thumbnail

Effects of habitat management treatments on plant community composition and biomass in a Montane wetland

Wetlands

By:
, , and
DOI: 10.1672/0277-5212(2007)27[570:EOHMT

Links

Abstract

Grazing and burning are commonly applied practices that can impact the diversity and biomass of wetland plant communities. We evaluated the vegetative response of wetlands and adjacent upland grasslands to four treatment regimes (continuous idle, fall prescribed burning followed by idle, annual fall cattle grazing, and rotation of summer grazing and idle) commonly used by the U.S. Fish and Wildlife Service. Our study area was Grays Lake, a large, montane wetland in southeastern Idaho that is bordered by extensive wet meadows. We identified seven plant cover types, representing the transition from dry meadow to deep wetland habitats: mixed deep marsh, spikerush slough, Baltic rush (Juncus balticus), moist meadow, alkali, mesic meadow, and dry meadow. We compared changes in community composition and total aboveground biomass of each plant cover type between 1998, when all units had been idled for three years, and 1999 (1 yr post-treatment) and 2000 (2 yr post-treatment). Analysis using non-metric multidimensional scaling indicated that compositional changes varied among cover types, treatments, and years following treatment. Treatment-related changes in community composition were greatest in mixed deep marsh, Baltic rush, and mesic meadow. In mixed deep marsh and Baltic rush, grazing and associated trampling contributed to changes in the plant community toward more open water and aquatic species and lower dominance of Baltic rush; grazing and trampling also seemed to contribute to increased cover in mesic meadow. Changing hydrological conditions, from multiple years of high water to increasing drought, was an important factor influencing community composition and may have interacted with management treatments. Biomass differed among treatments and between years within cover types. In the wettest cover types, fall burning and grazing rotation treatments had greater negative impact on biomass than the idle treatment, but in drier cover types, summer grazing stimulated biomass production. Our results illustrate the spatial and temporal complexity of the transition between dry meadow and wetland habitats, and variable interactions among plant communities, treatments, and annual wetland conditions. ?? 2007, The Society of Wetland Scientists.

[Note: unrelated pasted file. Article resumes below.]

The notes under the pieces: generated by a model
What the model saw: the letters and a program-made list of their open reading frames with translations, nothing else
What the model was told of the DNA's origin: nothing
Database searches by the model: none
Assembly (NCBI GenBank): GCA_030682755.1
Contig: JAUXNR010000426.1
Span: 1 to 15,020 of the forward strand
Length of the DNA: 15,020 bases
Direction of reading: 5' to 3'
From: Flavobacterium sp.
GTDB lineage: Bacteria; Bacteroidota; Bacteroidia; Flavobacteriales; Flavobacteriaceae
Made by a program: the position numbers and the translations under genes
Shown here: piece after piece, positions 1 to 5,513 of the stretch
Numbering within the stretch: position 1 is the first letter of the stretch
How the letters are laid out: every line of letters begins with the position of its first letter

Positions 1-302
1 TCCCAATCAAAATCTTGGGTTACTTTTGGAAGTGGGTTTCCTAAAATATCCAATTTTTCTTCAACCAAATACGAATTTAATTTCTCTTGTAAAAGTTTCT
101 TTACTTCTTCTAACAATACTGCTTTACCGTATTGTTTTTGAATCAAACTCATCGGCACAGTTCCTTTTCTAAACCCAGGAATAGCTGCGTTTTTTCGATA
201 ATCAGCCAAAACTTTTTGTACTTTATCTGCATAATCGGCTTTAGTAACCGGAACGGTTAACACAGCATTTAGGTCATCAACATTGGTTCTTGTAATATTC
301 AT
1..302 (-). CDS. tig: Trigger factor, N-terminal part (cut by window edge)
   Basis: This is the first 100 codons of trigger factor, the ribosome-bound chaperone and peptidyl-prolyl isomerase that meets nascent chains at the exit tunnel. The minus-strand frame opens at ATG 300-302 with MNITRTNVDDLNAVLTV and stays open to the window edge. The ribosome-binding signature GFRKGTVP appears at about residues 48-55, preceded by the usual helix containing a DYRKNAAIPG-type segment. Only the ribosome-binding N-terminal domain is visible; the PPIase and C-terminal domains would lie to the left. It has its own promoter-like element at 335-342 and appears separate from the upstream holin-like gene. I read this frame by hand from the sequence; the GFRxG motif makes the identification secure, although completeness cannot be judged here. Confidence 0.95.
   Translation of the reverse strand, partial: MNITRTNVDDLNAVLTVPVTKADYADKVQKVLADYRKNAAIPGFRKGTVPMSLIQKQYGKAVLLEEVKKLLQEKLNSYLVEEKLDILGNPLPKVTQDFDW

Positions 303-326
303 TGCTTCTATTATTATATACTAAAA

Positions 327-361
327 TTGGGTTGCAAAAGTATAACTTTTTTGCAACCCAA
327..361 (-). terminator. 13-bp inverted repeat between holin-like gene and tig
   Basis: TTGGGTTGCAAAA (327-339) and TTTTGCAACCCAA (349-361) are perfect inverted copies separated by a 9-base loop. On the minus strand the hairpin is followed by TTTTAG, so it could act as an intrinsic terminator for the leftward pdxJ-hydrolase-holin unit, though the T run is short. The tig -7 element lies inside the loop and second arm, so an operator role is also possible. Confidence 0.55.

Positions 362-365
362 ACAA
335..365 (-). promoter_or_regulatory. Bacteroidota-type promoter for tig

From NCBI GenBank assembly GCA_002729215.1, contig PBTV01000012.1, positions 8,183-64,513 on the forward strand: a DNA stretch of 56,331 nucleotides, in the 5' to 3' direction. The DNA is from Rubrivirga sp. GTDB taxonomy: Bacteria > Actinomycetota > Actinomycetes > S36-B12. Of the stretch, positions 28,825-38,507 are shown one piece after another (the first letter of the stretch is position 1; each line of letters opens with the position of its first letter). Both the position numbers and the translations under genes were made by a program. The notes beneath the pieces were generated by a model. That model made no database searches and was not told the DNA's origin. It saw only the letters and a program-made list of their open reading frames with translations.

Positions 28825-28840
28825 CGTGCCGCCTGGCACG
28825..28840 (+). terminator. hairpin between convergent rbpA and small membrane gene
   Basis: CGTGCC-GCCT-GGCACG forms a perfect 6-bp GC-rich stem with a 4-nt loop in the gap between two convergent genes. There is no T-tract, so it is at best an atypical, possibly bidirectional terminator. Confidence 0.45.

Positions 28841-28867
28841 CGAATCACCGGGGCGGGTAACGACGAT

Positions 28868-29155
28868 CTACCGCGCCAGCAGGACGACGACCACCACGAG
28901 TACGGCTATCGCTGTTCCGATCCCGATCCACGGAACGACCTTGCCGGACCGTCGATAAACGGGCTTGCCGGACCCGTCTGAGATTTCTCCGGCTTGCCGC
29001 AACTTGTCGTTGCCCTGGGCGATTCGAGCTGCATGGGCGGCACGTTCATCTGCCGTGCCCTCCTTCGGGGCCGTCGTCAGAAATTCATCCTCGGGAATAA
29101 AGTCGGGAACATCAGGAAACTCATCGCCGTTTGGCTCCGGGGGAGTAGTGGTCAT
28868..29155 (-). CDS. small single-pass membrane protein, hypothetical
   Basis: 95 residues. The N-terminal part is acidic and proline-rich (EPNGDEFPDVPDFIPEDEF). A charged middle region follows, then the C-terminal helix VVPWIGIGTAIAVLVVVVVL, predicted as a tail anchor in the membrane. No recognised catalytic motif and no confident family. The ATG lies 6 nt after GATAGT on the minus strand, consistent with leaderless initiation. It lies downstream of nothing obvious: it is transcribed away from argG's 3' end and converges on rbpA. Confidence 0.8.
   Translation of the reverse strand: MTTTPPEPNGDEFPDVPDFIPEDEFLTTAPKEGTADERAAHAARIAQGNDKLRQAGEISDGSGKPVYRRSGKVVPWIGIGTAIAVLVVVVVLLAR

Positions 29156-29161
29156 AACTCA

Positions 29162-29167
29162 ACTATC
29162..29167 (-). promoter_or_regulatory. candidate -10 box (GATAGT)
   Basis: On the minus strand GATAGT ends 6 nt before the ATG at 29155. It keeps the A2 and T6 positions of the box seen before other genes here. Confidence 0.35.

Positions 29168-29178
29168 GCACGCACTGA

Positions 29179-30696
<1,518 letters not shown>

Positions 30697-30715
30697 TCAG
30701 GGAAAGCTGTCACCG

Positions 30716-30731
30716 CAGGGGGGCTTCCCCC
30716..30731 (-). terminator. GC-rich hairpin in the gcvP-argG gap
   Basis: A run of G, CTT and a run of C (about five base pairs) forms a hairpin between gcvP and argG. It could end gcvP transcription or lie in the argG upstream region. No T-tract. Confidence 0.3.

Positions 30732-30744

Additional Publication Details

Publication type:
Article
Publication Subtype:
Journal Article
Title:
Effects of habitat management treatments on plant community composition and biomass in a Montane wetland
Series title:
Wetlands
DOI:
10.1672/0277-5212(2007)27[570:EOHMT
Volume
27
Issue:
3
Year Published:
2007
Language:
English
Larger Work Type:
Article
Larger Work Subtype:
Journal Article
Larger Work Title:
Wetlands
First page:
570
Last page:
587
Number of Pages:
18